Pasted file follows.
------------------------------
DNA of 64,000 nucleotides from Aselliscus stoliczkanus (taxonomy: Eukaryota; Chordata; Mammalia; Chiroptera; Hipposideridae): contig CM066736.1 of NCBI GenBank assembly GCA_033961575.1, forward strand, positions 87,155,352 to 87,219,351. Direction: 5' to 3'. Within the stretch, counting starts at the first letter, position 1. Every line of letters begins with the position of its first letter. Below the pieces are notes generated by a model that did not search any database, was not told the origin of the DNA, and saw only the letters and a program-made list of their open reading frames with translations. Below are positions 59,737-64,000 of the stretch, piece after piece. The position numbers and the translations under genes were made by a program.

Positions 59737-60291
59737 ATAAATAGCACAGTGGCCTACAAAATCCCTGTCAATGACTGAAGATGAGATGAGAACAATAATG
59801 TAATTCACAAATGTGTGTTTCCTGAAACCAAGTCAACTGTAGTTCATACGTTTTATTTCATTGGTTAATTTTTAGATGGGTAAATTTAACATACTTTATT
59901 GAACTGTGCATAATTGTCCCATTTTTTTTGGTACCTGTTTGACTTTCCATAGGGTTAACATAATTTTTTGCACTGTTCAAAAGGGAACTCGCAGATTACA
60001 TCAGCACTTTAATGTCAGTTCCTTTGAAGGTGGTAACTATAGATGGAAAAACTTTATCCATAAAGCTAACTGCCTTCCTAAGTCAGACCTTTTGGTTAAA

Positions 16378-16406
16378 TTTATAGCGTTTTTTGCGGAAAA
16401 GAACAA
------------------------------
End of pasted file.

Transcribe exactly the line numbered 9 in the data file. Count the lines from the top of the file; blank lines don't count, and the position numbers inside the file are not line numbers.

16401 GAACAA